- Mike Triplett, ESPN Staff Writer
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Today's question: With Jimmy Graham gone, the New Orleans Saints will rely on Mark Ingram, C.J. Spiller, Brandin Cooks and Marques Colston to provide most of their playmaking. Is this a sigh of relief for the rest of the division? Or can this offense still cause matchup issues for your teams?
Vaughn McClure, Atlanta Falcons: Nothing really scares me about Ingram and Spiller, individually. However, anytime you have a capable running back tandem with essentially two starters, it should be a concern for opposing defenses. Ingram runs with power, while Spiller is known for his blazing speed, so I think they could be potent if they remain healthy. Last season, I liked what I saw at wideout from Cooks in his rookie year despite a short season because of a broken thumb. Of the four offensive players discussed here, Colston is the one I'm least concerned about. He turned 32 in June and isn't the same player who put together four-consecutive 1,000-yard receiving seasons from 2009 to 2012.
David Newton, Carolina Panthers: Relief, primarily because Graham is gone. Graham had 56 catches for 700 yards and eight touchdowns in his last nine games against Carolina. He forced the Panthers to commit one of their best players, often middle linebacker Luke Kuechly, to defend him. Graham's presence opened up the rest of the offense. Of the playmakers left, Cooks is the most dangerous because of his speed and route-running. But he's only 5-foot-10 and 189 pounds, so he doesn't force teams to build their game plans around him. I don't see Ingram, Spiller or Colston doing that. Graham did. I'm not saying the Saints are deficient in weapons, but they can't create matchup issues as Carolina has done by adding 6-foot-4 receiver Devin Funchess into the mix with 6-5 receiver Kelvin Benjamin and 6-5 tight end Greg Olsen.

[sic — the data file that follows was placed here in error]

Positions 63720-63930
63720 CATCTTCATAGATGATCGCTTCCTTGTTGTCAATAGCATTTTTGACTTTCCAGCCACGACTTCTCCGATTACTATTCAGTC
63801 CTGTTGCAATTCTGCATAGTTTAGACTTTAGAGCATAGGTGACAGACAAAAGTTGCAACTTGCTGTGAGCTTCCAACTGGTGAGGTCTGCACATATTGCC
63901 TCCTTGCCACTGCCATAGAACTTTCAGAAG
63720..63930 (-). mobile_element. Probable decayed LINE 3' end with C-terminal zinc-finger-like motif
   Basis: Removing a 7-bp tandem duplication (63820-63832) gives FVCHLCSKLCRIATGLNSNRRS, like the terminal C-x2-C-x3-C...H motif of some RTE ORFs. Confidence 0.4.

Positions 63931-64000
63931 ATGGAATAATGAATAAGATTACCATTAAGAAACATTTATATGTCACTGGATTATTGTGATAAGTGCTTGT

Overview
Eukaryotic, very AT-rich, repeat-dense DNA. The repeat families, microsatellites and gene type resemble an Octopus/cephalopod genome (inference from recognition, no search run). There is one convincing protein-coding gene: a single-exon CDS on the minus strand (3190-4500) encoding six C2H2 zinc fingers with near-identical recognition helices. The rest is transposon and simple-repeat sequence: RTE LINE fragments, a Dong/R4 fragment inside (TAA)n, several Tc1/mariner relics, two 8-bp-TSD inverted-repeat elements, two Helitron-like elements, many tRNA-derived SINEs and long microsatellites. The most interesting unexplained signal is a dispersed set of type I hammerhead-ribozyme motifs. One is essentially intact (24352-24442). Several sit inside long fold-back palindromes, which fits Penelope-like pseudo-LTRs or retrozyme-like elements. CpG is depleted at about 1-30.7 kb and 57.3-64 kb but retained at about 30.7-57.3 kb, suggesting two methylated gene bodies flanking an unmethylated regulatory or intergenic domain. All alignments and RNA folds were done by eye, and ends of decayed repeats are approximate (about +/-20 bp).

Pat Yasinskas, Tampa Bay Buccaneers: The Saints shocked just about everyone by trading Graham. That move subtracted 85 catches for 889 yards and 10 touchdowns from the offense. That's a ton of production, and the Saints aren't going to get nearly that much out of another tight end. But coach Sean Payton didn't make this trade blindly. He knew he would have to alter his offense, and I have no doubt he will. Colston and Cooks almost certainly will get more targets. But one underrated part of the Saints' offense is the running game, and I think it will be very important this season. Ingram had a six-game stretch in the middle of last season when he rushed for more than 100 yards in four games. That finally showed Ingram can be the feature back the Saints thought they were getting when they drafted him. Spiller is coming off a down season in Buffalo, but he rushed for more than 1,200 yards in 2012. He can be a nice complement to Ingram.